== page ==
Most people will cut back on food, entertainment and living quarters before giving up their vehicles, he points out. They need cars to work. And the subprime is the place to go for financing when money is short.

The subprime consumers AmeriCredit is going after do have credit hiccups, but are not huge risks, Haydocy says. “They may have credit blemishes to some degree — but the AmeriCredit clients are not customers who are going to be repossessed in 60 to-90 days.

“AmeriCredit has a stringent set of qualifications for credit challenged applicants.”

GM made a bold move in acquiring a captive again, dealers say.

“GM gets immediate gratification from AmeriCredit's distribution base,” says New York dealer Mark Calisi of Eagle Auto Mall on Long Island. His brands include Chevrolet, Chrysler-Jeep, Mazda, Volvo and Kia.

“More than 90% of all GM dealers use AmeriCredit,” so it's a smart move from all sides because dealers already have the relationships, he adds.

With this single move, GM, on the finance side, can earn an average gross profit of $1,800 per vehicle (based on a 3% markup on cost of funds), Calisi says. For primary loans, that profit goes up to $2,500, which reflects a 5% cost markup, he calculates.

His figures apply to an average consumer loan of $15,000 over a standard 48-month term.

“It loosens the credit restrictions we have had until now, and it will strengthen GM by leaps and bounds,” Calisi says of the GM-AmeriCredit deal. The $10 billion financial services company also is considered an asset to GM.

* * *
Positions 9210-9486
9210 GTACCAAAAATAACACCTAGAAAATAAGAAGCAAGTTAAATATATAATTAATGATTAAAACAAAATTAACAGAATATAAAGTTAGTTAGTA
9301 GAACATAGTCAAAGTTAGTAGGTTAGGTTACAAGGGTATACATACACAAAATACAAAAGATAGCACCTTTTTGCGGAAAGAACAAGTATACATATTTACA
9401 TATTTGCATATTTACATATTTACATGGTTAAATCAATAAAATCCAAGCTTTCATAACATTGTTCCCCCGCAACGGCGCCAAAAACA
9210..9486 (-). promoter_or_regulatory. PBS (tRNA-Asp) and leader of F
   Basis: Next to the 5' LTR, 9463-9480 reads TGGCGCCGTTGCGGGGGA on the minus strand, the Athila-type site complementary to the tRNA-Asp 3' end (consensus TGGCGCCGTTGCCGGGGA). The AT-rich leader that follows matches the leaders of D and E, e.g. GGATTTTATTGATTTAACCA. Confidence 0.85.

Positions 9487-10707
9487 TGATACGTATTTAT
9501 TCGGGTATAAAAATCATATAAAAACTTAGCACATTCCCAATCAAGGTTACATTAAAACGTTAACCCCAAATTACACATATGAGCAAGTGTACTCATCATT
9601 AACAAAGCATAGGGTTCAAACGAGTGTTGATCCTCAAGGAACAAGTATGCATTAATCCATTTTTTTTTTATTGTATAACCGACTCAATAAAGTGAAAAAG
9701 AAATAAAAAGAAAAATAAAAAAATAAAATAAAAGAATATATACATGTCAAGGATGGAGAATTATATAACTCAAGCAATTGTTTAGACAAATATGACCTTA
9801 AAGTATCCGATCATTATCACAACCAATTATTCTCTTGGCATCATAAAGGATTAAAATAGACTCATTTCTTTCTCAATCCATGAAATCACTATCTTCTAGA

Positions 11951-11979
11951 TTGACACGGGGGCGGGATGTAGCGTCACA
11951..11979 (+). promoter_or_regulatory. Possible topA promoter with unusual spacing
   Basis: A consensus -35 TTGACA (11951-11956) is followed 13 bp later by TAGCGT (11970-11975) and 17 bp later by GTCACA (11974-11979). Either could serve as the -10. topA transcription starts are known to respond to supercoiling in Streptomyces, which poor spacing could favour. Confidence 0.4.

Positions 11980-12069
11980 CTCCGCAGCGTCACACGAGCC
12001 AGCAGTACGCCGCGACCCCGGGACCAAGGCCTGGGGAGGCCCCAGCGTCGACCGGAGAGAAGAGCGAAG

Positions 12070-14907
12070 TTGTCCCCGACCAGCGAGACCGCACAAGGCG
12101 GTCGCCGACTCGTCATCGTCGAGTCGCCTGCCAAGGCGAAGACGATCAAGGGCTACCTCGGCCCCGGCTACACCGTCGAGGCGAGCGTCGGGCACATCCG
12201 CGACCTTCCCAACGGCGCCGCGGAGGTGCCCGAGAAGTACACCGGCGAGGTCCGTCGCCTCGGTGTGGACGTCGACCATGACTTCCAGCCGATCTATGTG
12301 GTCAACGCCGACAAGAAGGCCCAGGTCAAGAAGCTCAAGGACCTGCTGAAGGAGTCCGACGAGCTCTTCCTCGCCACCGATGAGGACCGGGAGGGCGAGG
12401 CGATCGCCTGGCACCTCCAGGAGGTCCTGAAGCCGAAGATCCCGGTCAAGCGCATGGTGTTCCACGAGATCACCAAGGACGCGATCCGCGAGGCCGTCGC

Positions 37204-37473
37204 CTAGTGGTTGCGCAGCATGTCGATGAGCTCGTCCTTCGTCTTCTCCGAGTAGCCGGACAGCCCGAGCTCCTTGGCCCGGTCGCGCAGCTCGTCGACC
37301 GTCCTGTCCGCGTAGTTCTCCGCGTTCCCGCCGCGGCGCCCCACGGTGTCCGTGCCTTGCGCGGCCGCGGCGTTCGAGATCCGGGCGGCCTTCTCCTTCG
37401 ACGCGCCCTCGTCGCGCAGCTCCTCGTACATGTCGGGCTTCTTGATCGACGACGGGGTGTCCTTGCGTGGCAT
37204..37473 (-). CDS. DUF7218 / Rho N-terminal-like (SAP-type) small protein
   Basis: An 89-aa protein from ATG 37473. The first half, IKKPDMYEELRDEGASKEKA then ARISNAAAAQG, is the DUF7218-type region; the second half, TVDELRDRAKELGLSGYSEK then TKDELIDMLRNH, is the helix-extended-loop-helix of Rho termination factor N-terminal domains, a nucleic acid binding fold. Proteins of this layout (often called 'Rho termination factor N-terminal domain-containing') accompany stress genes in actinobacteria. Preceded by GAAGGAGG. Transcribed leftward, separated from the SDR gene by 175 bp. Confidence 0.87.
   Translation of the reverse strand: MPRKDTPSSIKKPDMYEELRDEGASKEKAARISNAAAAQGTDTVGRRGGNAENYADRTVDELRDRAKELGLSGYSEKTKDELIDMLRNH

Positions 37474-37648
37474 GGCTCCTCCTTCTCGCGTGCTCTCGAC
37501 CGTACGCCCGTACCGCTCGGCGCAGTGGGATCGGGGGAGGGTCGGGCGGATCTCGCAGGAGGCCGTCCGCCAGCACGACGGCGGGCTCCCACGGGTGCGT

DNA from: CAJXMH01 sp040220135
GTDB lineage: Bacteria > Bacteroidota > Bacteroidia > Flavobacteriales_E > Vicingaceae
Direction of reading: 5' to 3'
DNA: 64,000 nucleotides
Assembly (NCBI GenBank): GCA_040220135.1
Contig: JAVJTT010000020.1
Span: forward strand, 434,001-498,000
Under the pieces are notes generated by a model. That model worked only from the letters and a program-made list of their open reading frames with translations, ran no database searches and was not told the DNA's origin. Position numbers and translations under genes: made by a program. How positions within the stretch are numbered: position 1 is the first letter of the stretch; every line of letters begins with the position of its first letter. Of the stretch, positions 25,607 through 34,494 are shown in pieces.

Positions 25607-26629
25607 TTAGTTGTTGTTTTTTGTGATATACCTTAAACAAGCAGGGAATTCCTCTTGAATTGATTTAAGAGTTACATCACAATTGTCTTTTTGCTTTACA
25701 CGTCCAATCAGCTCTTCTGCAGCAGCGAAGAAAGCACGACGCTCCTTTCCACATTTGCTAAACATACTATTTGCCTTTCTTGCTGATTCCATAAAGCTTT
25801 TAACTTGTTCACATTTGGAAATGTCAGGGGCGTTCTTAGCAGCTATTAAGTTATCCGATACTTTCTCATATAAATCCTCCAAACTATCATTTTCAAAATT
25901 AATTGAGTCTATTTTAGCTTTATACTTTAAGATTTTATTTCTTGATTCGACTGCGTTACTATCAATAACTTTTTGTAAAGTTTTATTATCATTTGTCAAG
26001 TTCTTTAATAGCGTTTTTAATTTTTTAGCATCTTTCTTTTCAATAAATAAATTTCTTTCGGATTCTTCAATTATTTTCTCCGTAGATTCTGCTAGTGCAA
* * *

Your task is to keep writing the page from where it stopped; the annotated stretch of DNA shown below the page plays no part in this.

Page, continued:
For GM it means another hurdle has been cleared on the recovery path.

You can't operate a car company effectively without having a captive that can provide a range of financing, not just loans to consumers with sterling credit, Calisi says. “GM was leaving too much on the table if it didn't do this.”

All major rivals, except for Chrysler Group LLC, have their own captives.

“GM's sales numbers have been strong recently, but these are still tricky times for the company as it navigates past bankruptcy and repays some $60 billion in government loans,” says Schienberg.

But the full recovery will take time and an impending Initial Public Offering won't be done in one fell swoop, he says. “GM now has a better economic model and is becoming more competitive. When dealers are doing well, it helps the manufacturer become more profitable.”

He adds: “GM is making a lot of good moves. You've got to have the right tools to make the business work . GM realizes it must spend money to get its portfolio to the point that it brings something to the table.

GM has a different arrangement with AmeriCredit than it had with GMAC, now Ally Bank. AmeriCredit will continue to serve other brands, while customizing its services for GM dealers.

Forth Worth, TX-based AmeriCredit already has relationships with around 4,000 GM dealers. The GM credit deal will “enhance dealer receptivity and improve sales penetration rates through coordinated GM branding and targeted customer marketing initiatives,” GM says.

AmeriCredit President and CEO Daniel Berce says the company will be expand product offerings to more fully support GM and “we'll continue to offer our loan products to the more than 11,000 dealers across the country we serve today.”

The transaction is expected to close by the end of 2010.

The arrangement will give GM access to about two to three million legitimately qualified, potential new-car shoppers, says Toprak.